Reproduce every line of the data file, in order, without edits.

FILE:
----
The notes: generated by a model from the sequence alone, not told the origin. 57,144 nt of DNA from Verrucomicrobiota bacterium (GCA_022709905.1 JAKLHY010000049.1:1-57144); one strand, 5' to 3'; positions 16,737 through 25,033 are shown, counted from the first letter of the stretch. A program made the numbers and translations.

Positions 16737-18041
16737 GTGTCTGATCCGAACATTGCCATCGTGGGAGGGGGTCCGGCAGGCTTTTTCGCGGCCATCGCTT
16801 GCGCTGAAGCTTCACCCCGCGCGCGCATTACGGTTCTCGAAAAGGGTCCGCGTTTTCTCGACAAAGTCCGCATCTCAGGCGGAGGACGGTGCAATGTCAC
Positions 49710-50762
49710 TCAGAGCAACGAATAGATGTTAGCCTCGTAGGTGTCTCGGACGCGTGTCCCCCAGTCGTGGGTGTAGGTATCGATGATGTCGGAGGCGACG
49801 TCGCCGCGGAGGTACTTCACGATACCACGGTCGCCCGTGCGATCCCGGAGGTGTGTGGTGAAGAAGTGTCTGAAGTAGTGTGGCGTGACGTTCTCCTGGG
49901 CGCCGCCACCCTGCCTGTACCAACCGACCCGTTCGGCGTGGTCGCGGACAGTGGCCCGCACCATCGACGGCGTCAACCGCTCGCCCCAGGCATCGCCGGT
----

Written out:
The notes: generated by a model from the sequence alone, not told the origin. 57,144 nt of DNA from Verrucomicrobiota bacterium (GCA_022709905.1 JAKLHY010000049.1:1-57144); one strand, 5' to 3'; positions 16,737 through 25,033 are shown, counted from the first letter of the stretch. A program made the numbers and translations.

Positions 16737-18041
16737 GTGTCTGATCCGAACATTGCCATCGTGGGAGGGGGTCCGGCAGGCTTTTTCGCGGCCATCGCTT
16801 GCGCTGAAGCTTCACCCCGCGCGCGCATTACGGTTCTCGAAAAGGGTCCGCGTTTTCTCGACAAAGTCCGCATCTCAGGCGGAGGACGGTGCAATGTCAC
Positions 49710-50762
49710 TCAGAGCAACGAATAGATGTTAGCCTCGTAGGTGTCTCGGACGCGTGTCCCCCAGTCGTGGGTGTAGGTATCGATGATGTCGGAGGCGACG
49801 TCGCCGCGGAGGTACTTCACGATACCACGGTCGCCCGTGCGATCCCGGAGGTGTGTGGTGAAGAAGTGTCTGAAGTAGTGTGGCGTGACGTTCTCCTGGG
49901 CGCCGCCACCCTGCCTGTACCAACCGACCCGTTCGGCGTGGTCGCGGACAGTGGCCCGCACCATCGACGGCGTCAACCGCTCGCCCCAGGCATCGCCGGT